Freddy Fazbear’s Pizzeria Simulator is like a hybrid of old games in the series with some fresh additions to keep things interesting. Instead of waiting until morning to go home as in past games, you are given a series of tasks to complete and once they’re done, you can instantly leave. As such, it could be possible to finish a night quicker than in a usual game of the series… or perhaps longer.
There are no vents that keep the baddies out, so you must constantly look to the right or left to see if anyone’s coming. The computer comes with a radar sensor to tell you where someone is in the vents and a music option to play a song that’ll lead your foes away from you for a bit. You can only work, play music, or use the radar, so you have to choose wisely and keep your eyes on the vents.
The game also allows you to shut the computer down and turn the fan in your room off to fool enemies into not coming near you, but the drawback is you start to get overheated. Also, god forbid you get an intrusive ad that’ll take over your computer while working, potentially screwing things up even more as you wait to skip it. Overall, I find the classic gameplay both new and familiar in a good way.
As a fan of the franchise, my initial reactions are very positive. The idea of a Tycoon game crossed with FNAF is something I thought about years ago as a cool spin-off idea that would be fresh, so it was amazing to see it actually become a reality. I would prefer some more variety and customization, but perhaps that happens later as the days go by. The new additions and changes to the existing formula I really liked, adding new features that can both ease your tension or send it skyrocketing. The graphics are on the standards of the previous games and the dark sense of humor gives the game some added flavor and punch like Sister Location had. The only real issue I had was how overly sensitive the mouse control was when looking right, left, and middle during the night sequences. I felt like I was zipping around uncontrollably and it was hard at times to focus straight ahead on the monitor.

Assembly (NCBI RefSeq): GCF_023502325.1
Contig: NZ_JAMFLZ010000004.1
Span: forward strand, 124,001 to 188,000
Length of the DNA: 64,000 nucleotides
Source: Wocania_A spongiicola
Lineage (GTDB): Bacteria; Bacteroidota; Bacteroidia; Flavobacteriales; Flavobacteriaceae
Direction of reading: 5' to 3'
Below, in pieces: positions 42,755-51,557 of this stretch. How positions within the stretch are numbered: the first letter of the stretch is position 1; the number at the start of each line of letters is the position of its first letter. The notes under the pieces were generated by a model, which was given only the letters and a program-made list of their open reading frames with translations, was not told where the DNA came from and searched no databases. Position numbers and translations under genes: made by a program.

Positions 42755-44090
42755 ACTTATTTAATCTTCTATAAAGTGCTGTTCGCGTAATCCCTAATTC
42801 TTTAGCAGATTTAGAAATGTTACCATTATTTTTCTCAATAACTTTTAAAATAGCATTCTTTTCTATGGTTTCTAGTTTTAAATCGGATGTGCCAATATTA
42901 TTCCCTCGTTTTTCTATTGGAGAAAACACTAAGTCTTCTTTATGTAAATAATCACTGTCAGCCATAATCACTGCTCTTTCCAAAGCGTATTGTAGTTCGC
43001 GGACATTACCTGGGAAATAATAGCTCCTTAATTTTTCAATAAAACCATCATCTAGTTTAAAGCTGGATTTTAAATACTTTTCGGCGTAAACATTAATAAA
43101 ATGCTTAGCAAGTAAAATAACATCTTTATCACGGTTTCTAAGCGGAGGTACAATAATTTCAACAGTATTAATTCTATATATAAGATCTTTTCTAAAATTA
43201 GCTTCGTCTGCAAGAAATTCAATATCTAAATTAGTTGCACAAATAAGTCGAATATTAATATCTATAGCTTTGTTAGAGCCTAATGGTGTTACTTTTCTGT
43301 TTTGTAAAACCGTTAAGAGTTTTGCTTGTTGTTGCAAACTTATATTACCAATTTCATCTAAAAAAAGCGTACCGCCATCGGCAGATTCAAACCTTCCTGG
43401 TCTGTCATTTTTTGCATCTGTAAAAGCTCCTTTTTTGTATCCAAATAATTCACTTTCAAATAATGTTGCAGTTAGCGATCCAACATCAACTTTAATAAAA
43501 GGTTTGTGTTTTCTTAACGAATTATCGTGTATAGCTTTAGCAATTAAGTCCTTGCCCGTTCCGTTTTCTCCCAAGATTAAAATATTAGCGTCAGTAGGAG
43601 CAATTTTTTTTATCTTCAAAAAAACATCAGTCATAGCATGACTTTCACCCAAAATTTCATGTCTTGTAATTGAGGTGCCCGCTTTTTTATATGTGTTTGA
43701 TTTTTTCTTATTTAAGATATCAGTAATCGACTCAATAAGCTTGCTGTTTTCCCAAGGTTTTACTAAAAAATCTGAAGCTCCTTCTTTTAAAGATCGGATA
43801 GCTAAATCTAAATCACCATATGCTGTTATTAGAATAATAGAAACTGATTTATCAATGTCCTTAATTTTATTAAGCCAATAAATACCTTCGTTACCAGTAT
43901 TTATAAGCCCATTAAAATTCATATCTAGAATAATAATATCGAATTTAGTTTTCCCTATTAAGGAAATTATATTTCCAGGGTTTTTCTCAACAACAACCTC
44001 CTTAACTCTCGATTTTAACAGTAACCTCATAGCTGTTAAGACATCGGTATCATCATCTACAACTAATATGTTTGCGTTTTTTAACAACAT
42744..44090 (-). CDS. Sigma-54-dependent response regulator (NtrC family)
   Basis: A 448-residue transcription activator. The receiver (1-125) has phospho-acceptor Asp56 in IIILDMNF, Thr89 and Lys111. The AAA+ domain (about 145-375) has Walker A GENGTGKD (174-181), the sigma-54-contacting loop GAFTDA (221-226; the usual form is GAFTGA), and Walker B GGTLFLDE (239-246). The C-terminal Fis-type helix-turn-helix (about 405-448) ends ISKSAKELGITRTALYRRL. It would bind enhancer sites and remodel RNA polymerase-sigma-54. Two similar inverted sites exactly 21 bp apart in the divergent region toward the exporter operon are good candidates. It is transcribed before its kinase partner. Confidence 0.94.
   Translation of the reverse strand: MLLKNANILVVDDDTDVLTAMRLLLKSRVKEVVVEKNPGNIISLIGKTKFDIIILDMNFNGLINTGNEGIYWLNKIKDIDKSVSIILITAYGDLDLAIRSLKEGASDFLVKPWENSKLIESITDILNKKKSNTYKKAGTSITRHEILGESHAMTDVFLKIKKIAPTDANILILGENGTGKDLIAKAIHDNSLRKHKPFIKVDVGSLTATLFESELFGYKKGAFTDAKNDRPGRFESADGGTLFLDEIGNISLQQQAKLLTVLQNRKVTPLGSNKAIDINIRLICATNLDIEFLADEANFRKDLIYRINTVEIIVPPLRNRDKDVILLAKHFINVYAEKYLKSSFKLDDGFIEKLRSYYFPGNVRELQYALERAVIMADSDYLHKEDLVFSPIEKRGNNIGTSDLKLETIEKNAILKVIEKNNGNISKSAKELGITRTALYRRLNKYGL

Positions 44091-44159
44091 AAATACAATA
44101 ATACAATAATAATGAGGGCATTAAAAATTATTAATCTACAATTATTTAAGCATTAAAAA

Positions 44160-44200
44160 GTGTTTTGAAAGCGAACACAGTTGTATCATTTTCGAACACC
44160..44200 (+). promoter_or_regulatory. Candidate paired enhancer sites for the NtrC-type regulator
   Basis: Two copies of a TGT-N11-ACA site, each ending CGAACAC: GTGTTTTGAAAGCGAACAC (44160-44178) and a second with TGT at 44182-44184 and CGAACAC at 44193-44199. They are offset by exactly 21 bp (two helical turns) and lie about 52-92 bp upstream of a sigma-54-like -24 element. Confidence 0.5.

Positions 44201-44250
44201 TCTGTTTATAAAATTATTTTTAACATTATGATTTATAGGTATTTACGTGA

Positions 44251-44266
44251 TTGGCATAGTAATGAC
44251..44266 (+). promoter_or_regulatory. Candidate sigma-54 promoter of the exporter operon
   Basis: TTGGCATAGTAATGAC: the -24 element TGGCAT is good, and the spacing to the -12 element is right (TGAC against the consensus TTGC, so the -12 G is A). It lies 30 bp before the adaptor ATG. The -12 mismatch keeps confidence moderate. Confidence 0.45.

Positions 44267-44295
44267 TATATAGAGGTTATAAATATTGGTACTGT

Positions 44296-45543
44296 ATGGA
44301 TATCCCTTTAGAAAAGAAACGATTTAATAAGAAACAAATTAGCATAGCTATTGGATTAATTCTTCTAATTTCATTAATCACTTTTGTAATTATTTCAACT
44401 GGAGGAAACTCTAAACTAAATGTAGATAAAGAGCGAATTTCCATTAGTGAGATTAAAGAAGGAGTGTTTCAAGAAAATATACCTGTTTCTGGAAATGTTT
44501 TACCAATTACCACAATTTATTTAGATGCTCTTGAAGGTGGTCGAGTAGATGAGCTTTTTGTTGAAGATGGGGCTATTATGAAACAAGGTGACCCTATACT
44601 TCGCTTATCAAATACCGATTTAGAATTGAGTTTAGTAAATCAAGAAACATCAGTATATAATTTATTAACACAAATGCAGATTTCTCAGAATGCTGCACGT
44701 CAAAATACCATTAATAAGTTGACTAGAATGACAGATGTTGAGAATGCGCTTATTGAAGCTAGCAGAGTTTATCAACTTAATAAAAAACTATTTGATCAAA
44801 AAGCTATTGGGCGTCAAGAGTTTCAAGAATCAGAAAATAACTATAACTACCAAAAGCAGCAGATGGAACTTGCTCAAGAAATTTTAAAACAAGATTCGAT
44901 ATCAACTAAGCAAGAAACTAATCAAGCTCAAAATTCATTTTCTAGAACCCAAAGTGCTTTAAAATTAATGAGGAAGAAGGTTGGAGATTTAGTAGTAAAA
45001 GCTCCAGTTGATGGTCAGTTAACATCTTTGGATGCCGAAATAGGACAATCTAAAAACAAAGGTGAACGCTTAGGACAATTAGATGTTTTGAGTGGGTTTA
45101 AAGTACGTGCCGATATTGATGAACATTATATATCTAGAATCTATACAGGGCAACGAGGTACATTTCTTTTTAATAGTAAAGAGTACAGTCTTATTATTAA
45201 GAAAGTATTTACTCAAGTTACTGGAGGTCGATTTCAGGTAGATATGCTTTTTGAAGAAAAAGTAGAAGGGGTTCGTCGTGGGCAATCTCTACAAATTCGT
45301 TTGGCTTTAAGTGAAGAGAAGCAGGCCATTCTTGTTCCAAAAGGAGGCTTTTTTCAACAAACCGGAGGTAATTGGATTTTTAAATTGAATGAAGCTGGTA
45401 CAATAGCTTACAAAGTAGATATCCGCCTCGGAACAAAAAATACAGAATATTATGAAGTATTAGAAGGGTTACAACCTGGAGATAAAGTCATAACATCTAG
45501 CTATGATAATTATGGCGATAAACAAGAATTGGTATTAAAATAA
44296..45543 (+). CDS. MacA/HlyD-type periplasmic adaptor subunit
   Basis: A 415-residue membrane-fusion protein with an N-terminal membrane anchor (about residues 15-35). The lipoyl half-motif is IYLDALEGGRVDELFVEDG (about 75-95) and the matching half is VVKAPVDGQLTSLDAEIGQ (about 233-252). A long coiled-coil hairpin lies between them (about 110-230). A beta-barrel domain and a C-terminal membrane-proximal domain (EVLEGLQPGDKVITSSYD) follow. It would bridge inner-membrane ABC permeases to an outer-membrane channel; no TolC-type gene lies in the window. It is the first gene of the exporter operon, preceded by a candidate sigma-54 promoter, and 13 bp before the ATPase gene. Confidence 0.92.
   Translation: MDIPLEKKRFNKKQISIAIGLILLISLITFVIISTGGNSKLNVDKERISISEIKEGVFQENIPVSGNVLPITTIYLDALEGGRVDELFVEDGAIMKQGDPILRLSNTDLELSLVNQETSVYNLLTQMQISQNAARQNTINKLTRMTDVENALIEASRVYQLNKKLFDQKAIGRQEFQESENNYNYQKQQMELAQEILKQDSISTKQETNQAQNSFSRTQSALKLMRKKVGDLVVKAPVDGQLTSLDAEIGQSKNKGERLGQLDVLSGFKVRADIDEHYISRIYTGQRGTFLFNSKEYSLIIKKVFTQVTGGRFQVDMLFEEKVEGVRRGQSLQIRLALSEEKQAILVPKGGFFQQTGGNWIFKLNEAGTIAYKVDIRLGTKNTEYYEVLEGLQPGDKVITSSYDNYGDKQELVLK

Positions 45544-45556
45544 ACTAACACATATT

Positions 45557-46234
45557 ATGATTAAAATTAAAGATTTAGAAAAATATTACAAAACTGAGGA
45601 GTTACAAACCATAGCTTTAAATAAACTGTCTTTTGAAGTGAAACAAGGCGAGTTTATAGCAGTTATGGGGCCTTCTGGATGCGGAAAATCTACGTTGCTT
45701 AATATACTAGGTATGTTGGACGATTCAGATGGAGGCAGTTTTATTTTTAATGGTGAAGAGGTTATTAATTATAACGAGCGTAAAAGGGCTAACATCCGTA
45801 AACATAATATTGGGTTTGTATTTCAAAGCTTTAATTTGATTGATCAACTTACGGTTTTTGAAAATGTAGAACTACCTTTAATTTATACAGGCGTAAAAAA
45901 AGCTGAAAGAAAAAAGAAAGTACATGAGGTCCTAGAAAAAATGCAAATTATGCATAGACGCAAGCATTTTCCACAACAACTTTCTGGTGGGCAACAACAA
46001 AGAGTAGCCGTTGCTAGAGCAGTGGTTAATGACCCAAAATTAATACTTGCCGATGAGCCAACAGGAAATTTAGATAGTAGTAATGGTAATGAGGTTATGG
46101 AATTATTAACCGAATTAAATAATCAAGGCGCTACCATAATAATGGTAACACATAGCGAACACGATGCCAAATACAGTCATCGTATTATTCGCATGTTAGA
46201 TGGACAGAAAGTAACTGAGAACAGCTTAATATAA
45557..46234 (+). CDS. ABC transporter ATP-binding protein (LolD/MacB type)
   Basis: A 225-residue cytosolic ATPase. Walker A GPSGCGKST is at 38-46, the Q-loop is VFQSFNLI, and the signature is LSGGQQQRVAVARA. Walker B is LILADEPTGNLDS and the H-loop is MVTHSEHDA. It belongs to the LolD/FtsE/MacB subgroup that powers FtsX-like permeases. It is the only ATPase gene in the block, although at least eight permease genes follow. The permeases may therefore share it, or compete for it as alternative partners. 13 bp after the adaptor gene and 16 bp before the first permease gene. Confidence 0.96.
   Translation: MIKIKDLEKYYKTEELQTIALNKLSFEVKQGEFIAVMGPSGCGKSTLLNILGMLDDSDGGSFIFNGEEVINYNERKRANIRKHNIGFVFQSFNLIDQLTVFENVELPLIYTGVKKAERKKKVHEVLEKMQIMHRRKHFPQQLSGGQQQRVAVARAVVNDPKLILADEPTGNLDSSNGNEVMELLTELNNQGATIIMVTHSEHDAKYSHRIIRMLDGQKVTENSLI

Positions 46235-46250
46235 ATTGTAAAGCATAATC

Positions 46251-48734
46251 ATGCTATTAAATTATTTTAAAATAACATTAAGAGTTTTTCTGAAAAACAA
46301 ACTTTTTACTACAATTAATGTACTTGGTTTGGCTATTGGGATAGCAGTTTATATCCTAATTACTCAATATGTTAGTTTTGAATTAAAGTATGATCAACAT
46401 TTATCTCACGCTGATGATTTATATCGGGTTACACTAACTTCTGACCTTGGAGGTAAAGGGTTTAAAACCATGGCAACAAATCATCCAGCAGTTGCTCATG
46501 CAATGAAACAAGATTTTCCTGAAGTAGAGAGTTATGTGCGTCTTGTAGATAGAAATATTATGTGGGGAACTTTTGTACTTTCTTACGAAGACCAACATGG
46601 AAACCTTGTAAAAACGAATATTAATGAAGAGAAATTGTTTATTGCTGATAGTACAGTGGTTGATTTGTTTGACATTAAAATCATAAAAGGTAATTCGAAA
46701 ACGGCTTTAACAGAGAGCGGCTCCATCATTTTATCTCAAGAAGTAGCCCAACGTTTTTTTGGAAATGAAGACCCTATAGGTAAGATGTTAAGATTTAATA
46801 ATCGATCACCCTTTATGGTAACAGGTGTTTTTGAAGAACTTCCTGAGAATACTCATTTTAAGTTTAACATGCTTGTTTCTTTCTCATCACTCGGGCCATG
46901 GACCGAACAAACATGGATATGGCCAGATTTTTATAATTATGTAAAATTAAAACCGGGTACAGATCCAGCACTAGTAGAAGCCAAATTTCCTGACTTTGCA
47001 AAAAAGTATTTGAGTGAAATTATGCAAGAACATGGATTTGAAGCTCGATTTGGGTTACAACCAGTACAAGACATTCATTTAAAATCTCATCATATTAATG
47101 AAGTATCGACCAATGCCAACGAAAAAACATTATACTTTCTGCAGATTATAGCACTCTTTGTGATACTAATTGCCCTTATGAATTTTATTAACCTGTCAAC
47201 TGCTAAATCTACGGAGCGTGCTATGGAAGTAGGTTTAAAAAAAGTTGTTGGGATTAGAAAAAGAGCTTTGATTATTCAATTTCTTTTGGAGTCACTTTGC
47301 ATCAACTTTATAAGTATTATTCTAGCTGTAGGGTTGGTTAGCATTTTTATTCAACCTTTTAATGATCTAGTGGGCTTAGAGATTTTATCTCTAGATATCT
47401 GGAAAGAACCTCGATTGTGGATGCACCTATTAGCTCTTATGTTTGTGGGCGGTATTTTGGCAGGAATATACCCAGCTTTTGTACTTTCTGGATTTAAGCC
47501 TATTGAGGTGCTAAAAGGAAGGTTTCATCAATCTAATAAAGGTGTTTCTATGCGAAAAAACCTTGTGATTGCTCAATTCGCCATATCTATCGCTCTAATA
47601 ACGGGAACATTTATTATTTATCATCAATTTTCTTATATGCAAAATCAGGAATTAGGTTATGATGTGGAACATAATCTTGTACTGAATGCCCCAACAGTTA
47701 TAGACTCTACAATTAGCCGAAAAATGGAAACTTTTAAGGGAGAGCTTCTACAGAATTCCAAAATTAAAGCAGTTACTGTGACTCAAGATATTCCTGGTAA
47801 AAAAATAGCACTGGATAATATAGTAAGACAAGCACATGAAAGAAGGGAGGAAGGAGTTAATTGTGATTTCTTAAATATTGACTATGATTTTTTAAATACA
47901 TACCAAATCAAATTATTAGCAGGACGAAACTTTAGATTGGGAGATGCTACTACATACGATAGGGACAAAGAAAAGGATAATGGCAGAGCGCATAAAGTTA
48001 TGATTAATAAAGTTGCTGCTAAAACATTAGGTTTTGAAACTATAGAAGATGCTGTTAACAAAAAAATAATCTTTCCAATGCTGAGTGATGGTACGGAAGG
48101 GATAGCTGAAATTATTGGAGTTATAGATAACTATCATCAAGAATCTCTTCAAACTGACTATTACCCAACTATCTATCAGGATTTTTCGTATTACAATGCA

One thing that I especially found interesting was the idea of things getting loose in your business. The impression is that you may not even have to face down any potential night dangers. If you pass over salvage opportunities and never buy anything shady, it almost seems like you could go a whole game without ever running into anything that will kill you. If that’s possible, even though I doubt it, I’m ok with the decision. Sure, you miss out on the tension filled stress and horror, but you can also just play the game as a simple Tycoon experience. This also offers replay options, like trying to play the game with none, some, or tons of enemies coming at you.
For non-fans of the series, I don’t think there’s anything here that’ll bring you to it despite the new additions. Same with big Tycoon fans due to how simplified the Tycoon aspect appears to be. For fans of the franchise, from what I’ve played so far, this looks worth your time. If you ever had a passing interest in learning what all the fuss about Freddy’s is about, this may be worth a download.